An SQL JOIN clause combines records from two or more tables in a database.

[1] It creates a set that can be saved as a table or used as is. A JOIN is a means for combining fields from two tables by using values common to each. ANSI standard SQL specifies four types of JOINs: INNER, OUTER, LEFT, and RIGHT. In special cases, a table (base table, view, or joined table) can JOIN to itself in a self-join. A programmer writes a JOIN predicate to identify the records for joining. If the evaluated predicate is true, the combined record is then produced in the expected format, a record set or a temporary table, for example.

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1 Sample tables 2 Inner join o 2.1 Equi-join o 2.2 Natural join o 2.3 Cross join 3 Outer joins o 3.1 Left outer join o 3.2 Right outer joins o 3.3 Full outer join 4 Self-join o 4.1 Example 5 Merge Rows o 5.1 MySQL o 5.2 PostgreSQL 6 Alternatives 7 Implementation o 7.1 Join algorithms  7.1.1 Nested loops 8 See also 9 Notes 10 References 11 External links

[edit] Sample tables
All subsequent explanations on join types in this article make use of the following two tables. The rows in these tables serve to illustrate the effect of different types of joins and join-predicates. In the following tables the DepartmentID column of the Department table (which can be designated as Department.DepartmentID) is the primary key, while Employee.DepartmentID is a foreign key.

department VALUES (33. employee VALUES ('Smith'. 'Sales'). 'Engineering'). employee VALUES ('Robinson'. DepartmentID int ). ALTER TABLE employee ADD CONSTRAINT fk_employee_dept FOREIGN KEY (DepartmentID) REFERENCES department(DepartmentID). employee "John" has not been assigned to any Department yet. 31). employee VALUES ('Jones'. Script to add data to the tables INSERT INSERT INSERT INSERT INSERT INSERT INSERT INSERT INSERT INSERT INTO INTO INTO INTO INTO INTO INTO INTO INTO INTO department VALUES (31. . Also. NULL). 33). employee VALUES ('John'. employee VALUES ('Rafferty'.Employee Table LastName DepartmentID Rafferty 31 Jones 33 Steinberg 33 Robinson 34 Smith 34 NULL John Department Table DepartmentID DepartmentName 31 Sales 33 Engineering 34 Clerical 35 Marketing Note: The "Marketing" Department currently has no listed employees. CREATE TABLE department ( DepartmentID int UNIQUE. 'Clerical'). 34). department VALUES (35. Script to create the tables CREATE TABLE employee ( LastName varchar(25). 33). 34). 'Marketing'). department VALUES (34. employee VALUES ('Steinberg'. DepartmentName varchar(25) ).

The queries given in the examples above will join the Employee and Department tables using the DepartmentID column of both tables. When the join-predicate is satisfied.[edit] Inner join An inner join is the most common join operation used in applications and can be regarded as the default join-type. Thus the result of the execution of either of the two queries above will be: Employee.e. The result of the join can be defined as the outcome of first taking the Cartesian product (or cross-join) of all records in the tables (combining every record in table A with every record in table B)—then return all records which satisfy the join predicate. Actual SQL implementations normally use other approaches like a Hash join or a Sort-merge join where possible. The "explicit join notation" uses the JOIN keyword to specify the table to join. The following example shows a query which is equivalent to the one from the previous example.Departmen Department. it specifies a cross-join. Where the DepartmentID does not match.DepartmentID. The query compares each row of A with each row of B to find all pairs of rows which satisfy the join-predicate. DepartmentID and DepartmentName columns from the two tables into a result row. column values for each matched pair of rows of A and B are combined into a result row. the query will combine the LastName.DepartmentID = department. and the ON keyword to specify the predicates for the join. no result row is generated. using commas to separate them. Inner join creates a new result table by combining column values of two tables (A and B) based upon the join-predicate. Thus.Departm Department.LastN Employee. and the WHERE clause may apply additional filter-predicates (which function comparably to the join-predicates in the explicit notation). department WHERE employee. since computing the Cartesian product is very inefficient. but this time written using the implicit join notation: SELECT * FROM employee. The "implicit join notation" simply lists the tables for joining (in the FROM clause of the SELECT statement).DepartmentID = department. as in the following example: SELECT * FROM employee INNER JOIN department ON employee.DepartmentID. SQL specifies two different syntactical ways to express joins: "explicit join notation" and "implicit join notation".Departm ame entID tName entID . the join-predicate is satisfied). Where the DepartmentID of these tables match (i.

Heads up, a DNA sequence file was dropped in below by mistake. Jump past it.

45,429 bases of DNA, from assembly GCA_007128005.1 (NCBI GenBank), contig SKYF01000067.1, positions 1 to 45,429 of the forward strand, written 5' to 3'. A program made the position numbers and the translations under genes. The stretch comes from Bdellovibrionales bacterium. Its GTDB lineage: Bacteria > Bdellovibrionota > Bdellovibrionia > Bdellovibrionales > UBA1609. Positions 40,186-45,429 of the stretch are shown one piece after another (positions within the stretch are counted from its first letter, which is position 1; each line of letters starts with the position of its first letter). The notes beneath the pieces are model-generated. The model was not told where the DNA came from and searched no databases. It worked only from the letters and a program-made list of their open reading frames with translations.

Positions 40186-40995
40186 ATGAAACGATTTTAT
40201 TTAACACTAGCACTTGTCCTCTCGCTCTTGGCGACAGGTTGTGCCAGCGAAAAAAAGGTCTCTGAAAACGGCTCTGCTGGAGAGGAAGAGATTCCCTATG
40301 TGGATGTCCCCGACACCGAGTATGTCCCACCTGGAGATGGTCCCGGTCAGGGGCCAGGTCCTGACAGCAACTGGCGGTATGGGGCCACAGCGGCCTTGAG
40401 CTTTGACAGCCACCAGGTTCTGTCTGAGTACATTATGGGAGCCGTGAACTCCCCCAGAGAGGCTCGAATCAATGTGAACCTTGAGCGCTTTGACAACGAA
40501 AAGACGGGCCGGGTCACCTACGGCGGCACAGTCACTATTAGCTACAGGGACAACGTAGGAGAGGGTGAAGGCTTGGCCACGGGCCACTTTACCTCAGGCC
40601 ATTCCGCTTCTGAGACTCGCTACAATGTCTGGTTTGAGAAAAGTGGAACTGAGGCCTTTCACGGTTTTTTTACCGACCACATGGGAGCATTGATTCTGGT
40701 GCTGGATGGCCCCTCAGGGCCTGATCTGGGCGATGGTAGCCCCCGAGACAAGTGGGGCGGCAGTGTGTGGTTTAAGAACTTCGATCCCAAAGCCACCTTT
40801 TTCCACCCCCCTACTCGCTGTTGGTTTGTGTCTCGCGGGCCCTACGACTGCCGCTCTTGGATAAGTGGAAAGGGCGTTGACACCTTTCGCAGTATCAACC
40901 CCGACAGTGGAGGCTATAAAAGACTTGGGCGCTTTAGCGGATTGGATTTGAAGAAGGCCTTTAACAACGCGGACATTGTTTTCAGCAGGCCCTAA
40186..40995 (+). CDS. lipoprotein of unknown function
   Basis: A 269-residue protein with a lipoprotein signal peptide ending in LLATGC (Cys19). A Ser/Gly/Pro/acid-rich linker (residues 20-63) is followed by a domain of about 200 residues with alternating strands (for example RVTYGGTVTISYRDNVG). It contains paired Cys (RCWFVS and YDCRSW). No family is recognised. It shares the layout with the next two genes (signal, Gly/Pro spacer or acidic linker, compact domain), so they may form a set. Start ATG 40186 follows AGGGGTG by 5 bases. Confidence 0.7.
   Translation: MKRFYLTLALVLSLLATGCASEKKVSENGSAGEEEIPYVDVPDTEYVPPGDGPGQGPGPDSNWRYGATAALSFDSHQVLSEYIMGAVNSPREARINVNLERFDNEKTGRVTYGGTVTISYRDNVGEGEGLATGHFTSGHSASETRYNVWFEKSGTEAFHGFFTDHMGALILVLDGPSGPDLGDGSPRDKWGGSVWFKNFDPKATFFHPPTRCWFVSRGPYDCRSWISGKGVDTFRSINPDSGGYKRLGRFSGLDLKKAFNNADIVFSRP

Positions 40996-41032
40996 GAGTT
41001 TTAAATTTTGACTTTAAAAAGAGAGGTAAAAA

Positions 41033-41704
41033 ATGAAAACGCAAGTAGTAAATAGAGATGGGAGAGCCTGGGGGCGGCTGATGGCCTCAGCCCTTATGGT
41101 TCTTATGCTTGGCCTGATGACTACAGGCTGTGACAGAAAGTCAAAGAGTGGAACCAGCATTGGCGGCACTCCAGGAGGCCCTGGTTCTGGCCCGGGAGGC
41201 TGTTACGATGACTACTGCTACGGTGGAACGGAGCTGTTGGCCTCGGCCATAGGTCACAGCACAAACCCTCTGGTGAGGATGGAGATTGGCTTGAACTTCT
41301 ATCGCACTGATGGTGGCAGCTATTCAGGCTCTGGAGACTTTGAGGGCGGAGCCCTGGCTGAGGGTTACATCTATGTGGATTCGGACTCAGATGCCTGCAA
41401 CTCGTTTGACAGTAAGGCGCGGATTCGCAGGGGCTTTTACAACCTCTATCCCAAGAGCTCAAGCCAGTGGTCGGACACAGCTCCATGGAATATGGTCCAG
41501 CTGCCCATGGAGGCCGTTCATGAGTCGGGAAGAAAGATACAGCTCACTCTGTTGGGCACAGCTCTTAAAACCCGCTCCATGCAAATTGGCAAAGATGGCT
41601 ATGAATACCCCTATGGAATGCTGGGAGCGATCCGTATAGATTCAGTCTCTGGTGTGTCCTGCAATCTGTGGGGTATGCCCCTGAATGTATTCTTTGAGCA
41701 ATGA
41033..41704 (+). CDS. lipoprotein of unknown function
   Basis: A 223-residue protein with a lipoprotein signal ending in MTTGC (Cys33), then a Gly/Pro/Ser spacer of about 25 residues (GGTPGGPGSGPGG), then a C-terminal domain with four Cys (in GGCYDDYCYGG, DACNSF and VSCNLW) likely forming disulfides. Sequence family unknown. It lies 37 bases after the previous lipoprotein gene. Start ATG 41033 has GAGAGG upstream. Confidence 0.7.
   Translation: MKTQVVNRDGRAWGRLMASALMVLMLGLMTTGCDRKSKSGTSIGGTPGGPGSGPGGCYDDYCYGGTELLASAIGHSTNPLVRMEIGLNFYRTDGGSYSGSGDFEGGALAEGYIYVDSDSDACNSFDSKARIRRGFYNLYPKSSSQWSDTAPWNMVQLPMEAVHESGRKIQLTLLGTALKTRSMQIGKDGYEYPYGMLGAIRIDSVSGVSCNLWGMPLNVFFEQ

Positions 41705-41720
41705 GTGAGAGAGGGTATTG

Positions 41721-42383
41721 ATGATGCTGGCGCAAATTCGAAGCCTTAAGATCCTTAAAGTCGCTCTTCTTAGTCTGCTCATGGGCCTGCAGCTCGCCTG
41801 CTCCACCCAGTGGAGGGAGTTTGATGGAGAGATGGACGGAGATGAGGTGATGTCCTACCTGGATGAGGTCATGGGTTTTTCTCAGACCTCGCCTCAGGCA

this behavior may be a subtle bug. or as cross-joins. unless the join condition explicitly uses the IS NULL or IS NOT NULL predicates. that uses only equality comparisons in the join-predicate. Outer joins may be used to avoid it. Notice that the employee "John" and the department "Marketing" do not appear in the query execution results.DepartmentID. however. since NULL will never match any other value (or even NULL itself). The USING clause is not supported by SQL Server 2005. The query shown above has already provided an example of an equi-join: SELECT * FROM employee EQUI JOIN department ON employee. since the result set differs from the result set of the version with the explicit predicate. Using other comparison operators (such as <) disqualifies a join as an equi-join. Thus.DepartmentID. or theta join. . no information on John or on Marketing appears in the joined table. One can further classify inner joins as equi-joins. and no employee has the department ID 35. any columns mentioned in the USING list will appear only once. is a specific type of comparator-based join. there will be a single DepartmentID column and no employee. [edit] Equi-join An equi-join. In the above case. rather than once for each table in the join. Specifically. Neither of these has any matching records in the respective other table: "John" has no associated department. by way of the USING construct (Feature ID F402): SELECT * FROM employee INNER JOIN department USING (DepartmentID). The USING construct is more than mere syntactic sugar.DepartmentID = department. Depending on the desired results.DepartmentID or department. also known as an equijoin. as natural joins. SQL provides an optional shorthand notation for expressing equi-joins. with an unqualified name.Robinson Jones Smith Steinberg Rafferty 34 33 34 33 31 Clerical Engineering Clerical Engineering Sales 34 33 34 33 31 Note: Programmers should take special care when joining tables on columns that can contain NULL values.